Phacomatosis pigmentovascularis is a rare condition defined by the simultaneous presence of a cutaneous vascular malformation (most often nevus flammeus) with melanocytic nevus (most often ocular or dermal melanocytosis or both). Because few series have been published on this condition, the authors present this case series describing seven patients with phacomatosis cesioflammea, all diagnosed following ocular consultation.
The authors note some new findings, including epiretinal membrane in one patient, primary acquired melanosis (melanoma in situ) in one patient, and related choroidal melanoma in three patients. In several patients, ocular melanocytosis was not obvious externally, as it involved primarily the choroid.
All seven patients presented with nevus flammeus (unilateral in four patients and bilateral in three) combined with ipsilateral ocular melanocytosis or melanosis. Additional contralateral nevus flammeus was observed in three patients. Nevus flammeus was distributed in trigeminal nerves V1 (n = 3), V2 (n = 7), and V3 (n = 5). Related findings included diffuse choroidal hemangioma in one patient, glaucomain one patient . No patient had abrain hemangioma or seizures.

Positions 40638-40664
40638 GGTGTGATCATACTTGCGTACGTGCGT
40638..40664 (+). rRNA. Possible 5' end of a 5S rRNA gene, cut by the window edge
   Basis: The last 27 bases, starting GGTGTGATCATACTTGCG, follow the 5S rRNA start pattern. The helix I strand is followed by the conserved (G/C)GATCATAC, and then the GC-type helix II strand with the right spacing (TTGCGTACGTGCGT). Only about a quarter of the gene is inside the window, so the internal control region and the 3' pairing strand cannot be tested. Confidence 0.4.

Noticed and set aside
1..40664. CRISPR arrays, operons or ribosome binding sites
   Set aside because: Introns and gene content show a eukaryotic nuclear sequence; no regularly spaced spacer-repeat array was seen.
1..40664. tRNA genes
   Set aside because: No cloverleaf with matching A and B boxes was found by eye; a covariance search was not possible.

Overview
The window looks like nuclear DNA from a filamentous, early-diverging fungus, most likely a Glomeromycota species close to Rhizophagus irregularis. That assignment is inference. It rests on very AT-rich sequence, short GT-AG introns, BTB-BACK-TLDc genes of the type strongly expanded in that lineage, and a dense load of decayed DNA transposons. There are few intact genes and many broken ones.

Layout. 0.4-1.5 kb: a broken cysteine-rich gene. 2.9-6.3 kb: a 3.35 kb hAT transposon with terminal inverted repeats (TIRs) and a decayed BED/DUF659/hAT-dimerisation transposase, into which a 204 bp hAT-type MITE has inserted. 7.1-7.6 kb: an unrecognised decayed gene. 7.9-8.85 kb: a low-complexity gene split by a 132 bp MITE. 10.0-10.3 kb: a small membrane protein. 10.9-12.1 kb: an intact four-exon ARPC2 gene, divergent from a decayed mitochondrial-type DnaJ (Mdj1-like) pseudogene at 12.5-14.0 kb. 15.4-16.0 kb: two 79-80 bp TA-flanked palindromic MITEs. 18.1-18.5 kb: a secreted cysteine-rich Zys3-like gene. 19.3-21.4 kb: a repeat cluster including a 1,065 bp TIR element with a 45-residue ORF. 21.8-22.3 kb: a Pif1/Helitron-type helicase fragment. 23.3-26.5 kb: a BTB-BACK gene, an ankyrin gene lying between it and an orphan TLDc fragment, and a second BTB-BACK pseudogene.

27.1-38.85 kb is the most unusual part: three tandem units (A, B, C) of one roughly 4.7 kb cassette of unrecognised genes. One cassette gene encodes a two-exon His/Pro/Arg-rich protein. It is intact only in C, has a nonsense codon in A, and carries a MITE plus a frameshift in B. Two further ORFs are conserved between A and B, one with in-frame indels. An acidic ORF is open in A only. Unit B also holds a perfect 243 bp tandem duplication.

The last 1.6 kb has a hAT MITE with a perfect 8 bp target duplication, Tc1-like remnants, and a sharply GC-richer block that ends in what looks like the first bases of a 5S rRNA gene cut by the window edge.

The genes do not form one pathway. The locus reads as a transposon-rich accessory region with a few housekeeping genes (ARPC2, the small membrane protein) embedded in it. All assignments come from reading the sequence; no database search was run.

Ocular pigmentary abnormalities (unilateral in all seven patients) included congenital ocular melanocytosis in six patients and conjunctival acquired melanosis in one patient. One patient had epiretinal membrane and three had choroidal melanoma. Pigmentation was partial in five patients and complete in two. Melanocytosis involved the periocular skin in one patient, sclera in two patients, iris in two patients, and choroid in four patients. One patient developed melanoma metastasis.
Melanocytosis was not visible externally in five of six patients and was apparent only with close examination of the sclera, iris and choroid. Pigment was solely in the choroid in three of six patients and found only after dilated ocular examination.
They conclude that all patients with phacomatosis pigmentovascularis, nevus flammeus, or Sturge-Weber syndrome should have a complete ocular evaluation, including dilated fundus evaluation, by an ophthalmologist to search for related melanocytosis and possible melanoma, which may not be clinically evident to non-ophthalmologists.